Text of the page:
(5) C.S. Lewis included an anthropological type argument in his apologetic. This was captured in a song by New Zealand’s popular singer/songwriter Brooke Fraser.

“If I find in myself desires nothing in this world can satisfy,
I can only conclude that I was not made for here
If the felsh that I fight is at best only light and momentary,
?then of course I’ll feel nude when to where I’m destined, I’m compared.”

(6) Francis Schaeffer used an anthropological type argument in conjunction with his cosmological arguments, arguing a universe that includes personal beings must be a result of a personal cause, for a non-personal universe cannot produce personal beings. This argument by itself seems thin on the ground, but gains its force in the context of the rest of his writings.

In a Million Years

“Christianity asserts that every individual human being is going to live for ever, and this must be either true or false. Now there are a good many things which would not be worth bothering about if I were going to live only seventy years, but which I had better bother about very seriously if I am going to live for ever. Perhaps my bad temper or my jealousy are gradually getting worse – so gradually that the increase in seventy years will not be very noticeable. But it might be absolute hell in a million years: in fact, if Christianity is true, Hell is the precisely correct technical term for what it would be.”

C.S. Lewis, Mere Christianity (Granite Publishers, Inc, 2006).

Metastasizing the Christ Myth

What is the relationship between ‘myth’ and the art of following Jesus? Ought we to treat the reports we have in the canonical gospels in the same way as we may treat the tales of Thor, Osiris or Hercules?

This question intrigued Clive Staples Lewis, a professor at the Oxford University and an expert in the elaborate myths of Scandinavia; the ancient tales of gods and men, Yggdrasil and Asgard. For much of his adulthood, Lewis was a spiritual skeptic, but eventually became captured by the claims of Christianity. He came to view the ‘good news’, centered on the person of Jesus and clearly rooted in the time and space of first century dusty Palestinian villages as a true fulfillment of the stories found in so many human cultures. He concluded that “the story of Christ is simply a true myth: a myth working on us in the same way as the others, but with this tremendous difference that it really happened.”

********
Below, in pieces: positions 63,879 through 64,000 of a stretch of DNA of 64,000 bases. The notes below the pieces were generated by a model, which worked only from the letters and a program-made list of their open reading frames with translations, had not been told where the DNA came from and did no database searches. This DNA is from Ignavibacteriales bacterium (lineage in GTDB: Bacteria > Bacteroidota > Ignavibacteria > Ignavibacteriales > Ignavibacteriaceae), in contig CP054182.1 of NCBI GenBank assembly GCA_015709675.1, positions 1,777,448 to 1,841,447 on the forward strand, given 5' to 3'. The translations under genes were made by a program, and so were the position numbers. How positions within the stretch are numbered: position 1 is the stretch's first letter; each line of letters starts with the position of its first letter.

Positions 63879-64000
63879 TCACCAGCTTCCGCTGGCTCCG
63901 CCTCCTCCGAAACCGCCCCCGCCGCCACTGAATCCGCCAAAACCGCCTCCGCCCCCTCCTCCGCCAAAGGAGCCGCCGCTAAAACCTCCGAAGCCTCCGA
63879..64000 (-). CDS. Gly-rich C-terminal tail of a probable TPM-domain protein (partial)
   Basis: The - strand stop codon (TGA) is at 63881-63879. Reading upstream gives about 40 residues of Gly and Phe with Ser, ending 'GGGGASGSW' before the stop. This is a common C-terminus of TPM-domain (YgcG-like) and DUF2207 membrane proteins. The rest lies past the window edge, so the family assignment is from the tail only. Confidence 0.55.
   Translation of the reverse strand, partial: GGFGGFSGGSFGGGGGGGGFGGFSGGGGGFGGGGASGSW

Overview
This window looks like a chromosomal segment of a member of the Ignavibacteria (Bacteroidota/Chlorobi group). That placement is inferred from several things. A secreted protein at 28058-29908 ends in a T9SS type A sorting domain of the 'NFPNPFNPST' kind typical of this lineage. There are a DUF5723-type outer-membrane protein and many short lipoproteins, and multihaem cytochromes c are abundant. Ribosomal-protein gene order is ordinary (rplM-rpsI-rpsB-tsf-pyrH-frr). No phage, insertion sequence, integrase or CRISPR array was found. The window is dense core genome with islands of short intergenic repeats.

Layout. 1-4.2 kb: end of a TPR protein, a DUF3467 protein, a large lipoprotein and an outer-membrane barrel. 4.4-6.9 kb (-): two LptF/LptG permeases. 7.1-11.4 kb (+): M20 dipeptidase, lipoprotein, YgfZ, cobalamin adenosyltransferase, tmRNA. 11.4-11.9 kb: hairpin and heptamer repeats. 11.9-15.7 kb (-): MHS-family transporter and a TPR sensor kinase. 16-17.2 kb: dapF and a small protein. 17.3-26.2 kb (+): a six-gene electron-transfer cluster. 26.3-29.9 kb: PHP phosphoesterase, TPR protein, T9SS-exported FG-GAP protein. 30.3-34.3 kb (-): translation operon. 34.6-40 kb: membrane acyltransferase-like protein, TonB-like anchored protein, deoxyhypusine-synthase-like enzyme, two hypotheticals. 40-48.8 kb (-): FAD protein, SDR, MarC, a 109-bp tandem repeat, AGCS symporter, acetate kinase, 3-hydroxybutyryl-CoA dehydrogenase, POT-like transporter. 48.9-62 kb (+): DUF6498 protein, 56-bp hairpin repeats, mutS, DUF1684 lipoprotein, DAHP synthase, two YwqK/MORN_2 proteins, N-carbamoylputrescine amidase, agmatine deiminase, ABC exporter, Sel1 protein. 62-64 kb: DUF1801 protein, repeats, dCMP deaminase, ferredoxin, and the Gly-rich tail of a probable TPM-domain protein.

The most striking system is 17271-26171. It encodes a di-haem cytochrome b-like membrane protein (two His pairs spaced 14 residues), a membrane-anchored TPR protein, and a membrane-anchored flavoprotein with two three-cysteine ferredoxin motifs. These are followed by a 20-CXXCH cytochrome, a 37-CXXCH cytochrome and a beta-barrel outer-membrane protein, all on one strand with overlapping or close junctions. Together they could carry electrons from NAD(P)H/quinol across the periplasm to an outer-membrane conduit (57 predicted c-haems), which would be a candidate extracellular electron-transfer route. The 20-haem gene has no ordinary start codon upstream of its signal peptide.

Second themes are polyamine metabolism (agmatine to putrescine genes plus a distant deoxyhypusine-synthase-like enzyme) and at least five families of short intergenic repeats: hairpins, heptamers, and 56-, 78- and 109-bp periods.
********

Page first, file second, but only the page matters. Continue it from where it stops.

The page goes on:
To many readers, Lewis is famous (and in some circles infamous)  for incorporating numerous aspects of the Christian story into works of fantasy for children; the Chronicles of Narnia. I read them often as a child and near-completely missed the religious references. Now, of course, these stories make more sense. It was, however, in the process of making sense of them that I was able to understand the brilliant Oxford scholar’s understandings of God’s story and, through his insight, make more sense of the world.

That, of course, is one of the benefits of art. Myths, poetry and art are able to speak to the core of a human person in a way which cold equations and data tables seldom do. Does this mean we should reject rationality and objectivity? I do not believe so. Most people would accept the legitimacy of using a metaphor to add depth to a description and most would acknowledge the need for art and poetry. Eric Metaxas has rather delightfully written:

“For me, the main purpose of art is transportation. I’m not talking about murals on the sides of buses. I’m talking about the singular ability of art to pull us, Alice-like, through the Looking Glass and into other realms.”

In considering Christianity and myth, it is worth explaining a well-known and slightly blurry distinction between myths and legends. Myths are cultural stories unconnected with history, while legends have some kernel of truth concerning distant events buried within them. Perhaps the figure of Jesus, so clearly located within our own world, should not be treated as myth but instead regarded as a legend? Could the details of his exploits simply be clever stories devised with dodgy motives and no more historical than the stories of, say, Maui or King Arthur? This is, perhaps surprisingly, not a difficult question to answer. In a world befuddled by and besotted with claims of subjectivity and religious inclusivism, we can forget that when we turn to the New Testament we are dealing with historical writings which make historical claims of a factual nature. Yes, many claims are difficult to substantiate from outside these pages, but some key ones are not. Was Luke, for instance, the careful historian that he claims (Luke 1:3) – when he talks about historical people, places and happenings? The answer, from various archaeologists and experts on the Roman world, appears to be yes. If Luke, for instance, can be trusted in the small things of geography and government, we are not justified in simply dismissing his claims concerning God and His specific actions in history.